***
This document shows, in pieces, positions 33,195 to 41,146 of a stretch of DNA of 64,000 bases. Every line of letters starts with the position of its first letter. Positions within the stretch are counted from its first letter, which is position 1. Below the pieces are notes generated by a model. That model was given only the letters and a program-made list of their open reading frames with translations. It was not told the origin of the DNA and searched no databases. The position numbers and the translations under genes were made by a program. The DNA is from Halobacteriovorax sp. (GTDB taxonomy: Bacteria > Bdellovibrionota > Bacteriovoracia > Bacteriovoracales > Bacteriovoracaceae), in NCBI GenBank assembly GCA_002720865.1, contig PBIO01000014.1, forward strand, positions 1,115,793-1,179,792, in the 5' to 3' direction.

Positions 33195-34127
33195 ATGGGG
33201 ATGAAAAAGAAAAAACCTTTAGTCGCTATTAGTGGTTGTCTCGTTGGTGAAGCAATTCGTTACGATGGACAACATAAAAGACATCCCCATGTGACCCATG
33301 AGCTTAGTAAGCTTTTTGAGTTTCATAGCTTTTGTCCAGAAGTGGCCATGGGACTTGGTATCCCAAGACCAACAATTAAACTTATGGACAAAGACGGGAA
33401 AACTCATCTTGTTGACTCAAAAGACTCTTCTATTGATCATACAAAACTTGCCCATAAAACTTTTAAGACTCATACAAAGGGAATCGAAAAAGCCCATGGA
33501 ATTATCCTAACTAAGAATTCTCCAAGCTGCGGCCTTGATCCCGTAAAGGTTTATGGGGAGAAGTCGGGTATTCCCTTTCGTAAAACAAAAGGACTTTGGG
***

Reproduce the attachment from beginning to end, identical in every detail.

This document shows, in pieces, positions 33,195 to 41,146 of a stretch of DNA of 64,000 bases. Every line of letters starts with the position of its first letter. Positions within the stretch are counted from its first letter, which is position 1. Below the pieces are notes generated by a model. That model was given only the letters and a program-made list of their open reading frames with translations. It was not told the origin of the DNA and searched no databases. The position numbers and the translations under genes were made by a program. The DNA is from Halobacteriovorax sp. (GTDB taxonomy: Bacteria > Bdellovibrionota > Bacteriovoracia > Bacteriovoracales > Bacteriovoracaceae), in NCBI GenBank assembly GCA_002720865.1, contig PBIO01000014.1, forward strand, positions 1,115,793-1,179,792, in the 5' to 3' direction.

Positions 33195-34127
33195 ATGGGG
33201 ATGAAAAAGAAAAAACCTTTAGTCGCTATTAGTGGTTGTCTCGTTGGTGAAGCAATTCGTTACGATGGACAACATAAAAGACATCCCCATGTGACCCATG
33301 AGCTTAGTAAGCTTTTTGAGTTTCATAGCTTTTGTCCAGAAGTGGCCATGGGACTTGGTATCCCAAGACCAACAATTAAACTTATGGACAAAGACGGGAA
33401 AACTCATCTTGTTGACTCAAAAGACTCTTCTATTGATCATACAAAACTTGCCCATAAAACTTTTAAGACTCATACAAAGGGAATCGAAAAAGCCCATGGA
33501 ATTATCCTAACTAAGAATTCTCCAAGCTGCGGCCTTGATCCCGTAAAGGTTTATGGGGAGAAGTCGGGTATTCCCTTTCGTAAAACAAAAGGACTTTGGG